Expanding your business to a new country can be daunting, but the rewards are often huge: you can begin selling to a global market, grow your customer base, and in turn increase your profits. But before you move into your new territory, there are a few legal issues you need to consider. Here, we’ll run through the biggest concerns you could come across when launching your business abroad, and how to overcome them.
Ensure you have a trained legal translator
With any business, you need to have the right legal cover. This varies depending on the country you’re trading in, so you must ensure all contracts are iron-clad and contain the necessary information to protect your business. Even if you can speak your new territory’s native language fluently, it’s best to have a trained legal expert translate important documents. As translation experts, Global Voices explain, legal translation crucially requires a “deep understanding of relevant legal terminology”, which can be just as helpful as the language skills themselves in certain situations.
Trained legal translators can also provide specialist information that may not be available from a generic translation service. For example, they will have knowledge of the specific laws in the country you’re expanding into and can offer advice on how you should run your business most effectively in accordance with these laws.
Take note of tax legislation
How much tax you pay as a business varies from country to country. Since most governments rely heavily on corporation tax revenue to fund public spending, so expect rates to be significant. Find out exactly how much tax you will need to pay, and keep up to date with any changes in tax laws that may arise over time. It could be worth working with a tax consultancy firm, who can help you to minimize how much tax you pay on international profits. These firms will also have knowledge of both local and international laws, ensuring your business conforms to legal obligations.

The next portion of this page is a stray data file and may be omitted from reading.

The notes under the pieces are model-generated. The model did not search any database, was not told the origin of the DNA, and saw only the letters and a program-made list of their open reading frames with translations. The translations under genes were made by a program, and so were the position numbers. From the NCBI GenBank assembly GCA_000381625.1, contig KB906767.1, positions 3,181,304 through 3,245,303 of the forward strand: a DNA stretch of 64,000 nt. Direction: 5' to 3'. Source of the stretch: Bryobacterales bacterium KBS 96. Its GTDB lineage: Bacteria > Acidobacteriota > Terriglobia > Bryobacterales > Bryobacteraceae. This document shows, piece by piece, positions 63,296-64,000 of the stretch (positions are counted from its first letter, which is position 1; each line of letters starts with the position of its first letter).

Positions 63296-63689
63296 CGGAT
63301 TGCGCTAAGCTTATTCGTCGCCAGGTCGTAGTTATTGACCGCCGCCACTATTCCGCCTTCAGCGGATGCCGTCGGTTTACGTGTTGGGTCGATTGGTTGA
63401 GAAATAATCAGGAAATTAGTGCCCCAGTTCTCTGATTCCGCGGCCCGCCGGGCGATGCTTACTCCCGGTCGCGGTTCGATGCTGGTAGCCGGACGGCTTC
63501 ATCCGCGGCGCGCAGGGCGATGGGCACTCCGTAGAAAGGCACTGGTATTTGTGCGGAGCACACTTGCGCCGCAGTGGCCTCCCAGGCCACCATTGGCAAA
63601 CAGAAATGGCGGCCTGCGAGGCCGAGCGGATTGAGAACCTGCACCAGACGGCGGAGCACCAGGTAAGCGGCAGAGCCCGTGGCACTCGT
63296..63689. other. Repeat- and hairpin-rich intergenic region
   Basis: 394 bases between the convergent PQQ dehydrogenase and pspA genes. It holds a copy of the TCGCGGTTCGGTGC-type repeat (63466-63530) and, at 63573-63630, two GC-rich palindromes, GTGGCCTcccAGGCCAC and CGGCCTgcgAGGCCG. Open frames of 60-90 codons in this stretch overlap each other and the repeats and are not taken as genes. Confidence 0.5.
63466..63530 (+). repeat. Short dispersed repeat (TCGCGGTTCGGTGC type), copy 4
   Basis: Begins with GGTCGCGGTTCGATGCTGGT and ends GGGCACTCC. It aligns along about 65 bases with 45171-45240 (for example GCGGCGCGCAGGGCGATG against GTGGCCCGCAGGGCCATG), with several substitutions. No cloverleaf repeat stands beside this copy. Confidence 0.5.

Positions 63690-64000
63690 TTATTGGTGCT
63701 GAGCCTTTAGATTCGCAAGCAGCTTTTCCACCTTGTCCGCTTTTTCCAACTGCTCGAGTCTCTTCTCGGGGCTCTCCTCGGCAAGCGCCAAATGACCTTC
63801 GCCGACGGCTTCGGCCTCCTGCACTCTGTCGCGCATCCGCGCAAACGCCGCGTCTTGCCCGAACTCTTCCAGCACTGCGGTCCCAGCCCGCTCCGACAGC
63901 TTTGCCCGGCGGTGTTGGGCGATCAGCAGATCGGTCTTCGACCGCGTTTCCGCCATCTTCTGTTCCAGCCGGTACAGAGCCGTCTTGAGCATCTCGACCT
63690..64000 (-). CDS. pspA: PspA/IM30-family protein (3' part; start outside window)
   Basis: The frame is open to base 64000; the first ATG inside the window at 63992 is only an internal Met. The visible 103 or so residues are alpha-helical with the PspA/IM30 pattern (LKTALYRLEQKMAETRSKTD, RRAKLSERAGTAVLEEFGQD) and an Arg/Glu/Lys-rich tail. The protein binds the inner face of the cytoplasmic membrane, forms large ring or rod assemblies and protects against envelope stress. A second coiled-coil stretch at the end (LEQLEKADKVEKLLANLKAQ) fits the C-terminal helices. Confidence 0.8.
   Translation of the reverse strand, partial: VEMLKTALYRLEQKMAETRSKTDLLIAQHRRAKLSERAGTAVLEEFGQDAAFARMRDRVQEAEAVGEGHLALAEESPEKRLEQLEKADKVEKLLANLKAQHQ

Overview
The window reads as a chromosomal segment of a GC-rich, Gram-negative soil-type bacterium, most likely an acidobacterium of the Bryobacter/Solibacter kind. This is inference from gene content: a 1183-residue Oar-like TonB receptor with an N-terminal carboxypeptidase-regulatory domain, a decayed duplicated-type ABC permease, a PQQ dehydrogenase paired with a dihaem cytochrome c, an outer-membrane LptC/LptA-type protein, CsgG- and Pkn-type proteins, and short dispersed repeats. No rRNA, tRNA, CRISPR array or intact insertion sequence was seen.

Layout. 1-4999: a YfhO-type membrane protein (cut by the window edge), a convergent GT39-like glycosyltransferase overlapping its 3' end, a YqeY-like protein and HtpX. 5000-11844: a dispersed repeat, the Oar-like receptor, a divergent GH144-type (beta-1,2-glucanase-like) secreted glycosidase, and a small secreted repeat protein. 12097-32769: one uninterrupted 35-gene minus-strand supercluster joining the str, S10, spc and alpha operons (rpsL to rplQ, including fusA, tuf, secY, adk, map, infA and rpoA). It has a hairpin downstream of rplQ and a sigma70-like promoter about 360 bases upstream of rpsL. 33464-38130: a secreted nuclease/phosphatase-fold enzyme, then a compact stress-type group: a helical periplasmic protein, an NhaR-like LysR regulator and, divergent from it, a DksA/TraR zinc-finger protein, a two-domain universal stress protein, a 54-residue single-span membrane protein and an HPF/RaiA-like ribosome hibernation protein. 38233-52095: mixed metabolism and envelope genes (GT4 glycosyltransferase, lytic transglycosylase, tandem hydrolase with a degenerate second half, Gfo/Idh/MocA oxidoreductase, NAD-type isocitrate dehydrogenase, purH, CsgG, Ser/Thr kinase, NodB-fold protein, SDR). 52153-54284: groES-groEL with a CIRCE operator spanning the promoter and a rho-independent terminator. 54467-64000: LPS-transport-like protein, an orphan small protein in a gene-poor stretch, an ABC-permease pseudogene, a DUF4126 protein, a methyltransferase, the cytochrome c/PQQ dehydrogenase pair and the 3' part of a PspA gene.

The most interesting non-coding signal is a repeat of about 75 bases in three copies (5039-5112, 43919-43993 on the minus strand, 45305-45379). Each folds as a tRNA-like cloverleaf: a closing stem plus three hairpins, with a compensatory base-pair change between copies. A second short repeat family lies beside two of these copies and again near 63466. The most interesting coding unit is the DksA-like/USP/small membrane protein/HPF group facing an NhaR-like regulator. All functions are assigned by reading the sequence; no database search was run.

Advice on tax structuring can help you minimize the tax you pay on international profits. This can even guide how you price your goods and services overseas. You will also need to pay tax on your payroll, for things like social security and national insurance. Having a tax structure in place keeps this in order, whether this is with an accountant or you physically make a note in a diary. This also makes it easier for you to see where you are paying tax, and how much.
Research local employee laws
When expanding into a new country, you’ll likely have to hire new employees to oversee and manage your business when you’re not there. This will require learning about the local employment laws, and ensuring you enforce the rules with new employees and contracts. Things like maximum working hours and paid/unpaid break rules should be taken into consideration when planning employee shifts.
In some cases, countries can have some strange laws surrounding employment and employee behaviour. In Portugal, for example, it is illegal for an employer to fire an employee. Employers have to instead offer a good resignation package and hope the employee accepts. In Japan, employers are legally allowed to measure employee’s waists and offer compulsory diet classes if the measurement is more than 33.5 inches for men or 35.4 inches for women. In some cases, employees can even wind up paying more for healthcare if they’re considered too overweight.
If you’re considering expanding your business, you should ensure you begin planning well in advance. Take the time to research the laws in the countries you’re thinking of growing into, and seek legal advice to make an informed decision about where is best for you to move to.